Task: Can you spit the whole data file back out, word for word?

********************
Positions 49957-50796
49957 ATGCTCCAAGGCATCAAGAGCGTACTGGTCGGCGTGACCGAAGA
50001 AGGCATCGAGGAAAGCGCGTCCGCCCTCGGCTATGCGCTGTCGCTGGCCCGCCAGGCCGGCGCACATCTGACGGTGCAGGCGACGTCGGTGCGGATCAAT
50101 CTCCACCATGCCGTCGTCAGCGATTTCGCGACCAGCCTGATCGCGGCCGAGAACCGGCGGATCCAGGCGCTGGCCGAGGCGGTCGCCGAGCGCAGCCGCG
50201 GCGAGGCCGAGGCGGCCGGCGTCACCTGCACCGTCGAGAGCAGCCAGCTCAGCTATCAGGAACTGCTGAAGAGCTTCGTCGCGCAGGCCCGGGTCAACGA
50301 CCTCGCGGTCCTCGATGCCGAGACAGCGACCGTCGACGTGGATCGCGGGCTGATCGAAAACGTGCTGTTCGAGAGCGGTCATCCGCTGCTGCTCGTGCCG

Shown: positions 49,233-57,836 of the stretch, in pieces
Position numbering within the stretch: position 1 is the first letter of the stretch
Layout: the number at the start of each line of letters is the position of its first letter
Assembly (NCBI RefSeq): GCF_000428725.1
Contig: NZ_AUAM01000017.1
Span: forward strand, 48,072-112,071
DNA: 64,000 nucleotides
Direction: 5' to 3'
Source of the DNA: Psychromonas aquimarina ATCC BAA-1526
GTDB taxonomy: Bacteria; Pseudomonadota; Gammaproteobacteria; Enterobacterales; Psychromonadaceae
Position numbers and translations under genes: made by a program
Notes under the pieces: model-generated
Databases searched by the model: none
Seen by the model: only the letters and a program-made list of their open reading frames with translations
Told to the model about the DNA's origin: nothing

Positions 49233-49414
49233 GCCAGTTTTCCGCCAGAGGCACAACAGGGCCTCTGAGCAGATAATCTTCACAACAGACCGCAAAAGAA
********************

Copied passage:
Positions 49957-50796
49957 ATGCTCCAAGGCATCAAGAGCGTACTGGTCGGCGTGACCGAAGA
50001 AGGCATCGAGGAAAGCGCGTCCGCCCTCGGCTATGCGCTGTCGCTGGCCCGCCAGGCCGGCGCACATCTGACGGTGCAGGCGACGTCGGTGCGGATCAAT
50101 CTCCACCATGCCGTCGTCAGCGATTTCGCGACCAGCCTGATCGCGGCCGAGAACCGGCGGATCCAGGCGCTGGCCGAGGCGGTCGCCGAGCGCAGCCGCG
50201 GCGAGGCCGAGGCGGCCGGCGTCACCTGCACCGTCGAGAGCAGCCAGCTCAGCTATCAGGAACTGCTGAAGAGCTTCGTCGCGCAGGCCCGGGTCAACGA
50301 CCTCGCGGTCCTCGATGCCGAGACAGCGACCGTCGACGTGGATCGCGGGCTGATCGAAAACGTGCTGTTCGAGAGCGGTCATCCGCTGCTGCTCGTGCCG

Shown: positions 49,233-57,836 of the stretch, in pieces
Position numbering within the stretch: position 1 is the first letter of the stretch
Layout: the number at the start of each line of letters is the position of its first letter
Assembly (NCBI RefSeq): GCF_000428725.1
Contig: NZ_AUAM01000017.1
Span: forward strand, 48,072-112,071
DNA: 64,000 nucleotides
Direction: 5' to 3'
Source of the DNA: Psychromonas aquimarina ATCC BAA-1526
GTDB taxonomy: Bacteria; Pseudomonadota; Gammaproteobacteria; Enterobacterales; Psychromonadaceae
Position numbers and translations under genes: made by a program
Notes under the pieces: model-generated
Databases searched by the model: none
Seen by the model: only the letters and a program-made list of their open reading frames with translations
Told to the model about the DNA's origin: nothing

Positions 49233-49414
49233 GCCAGTTTTCCGCCAGAGGCACAACAGGGCCTCTGAGCAGATAATCTTCACAACAGACCGCAAAAGAA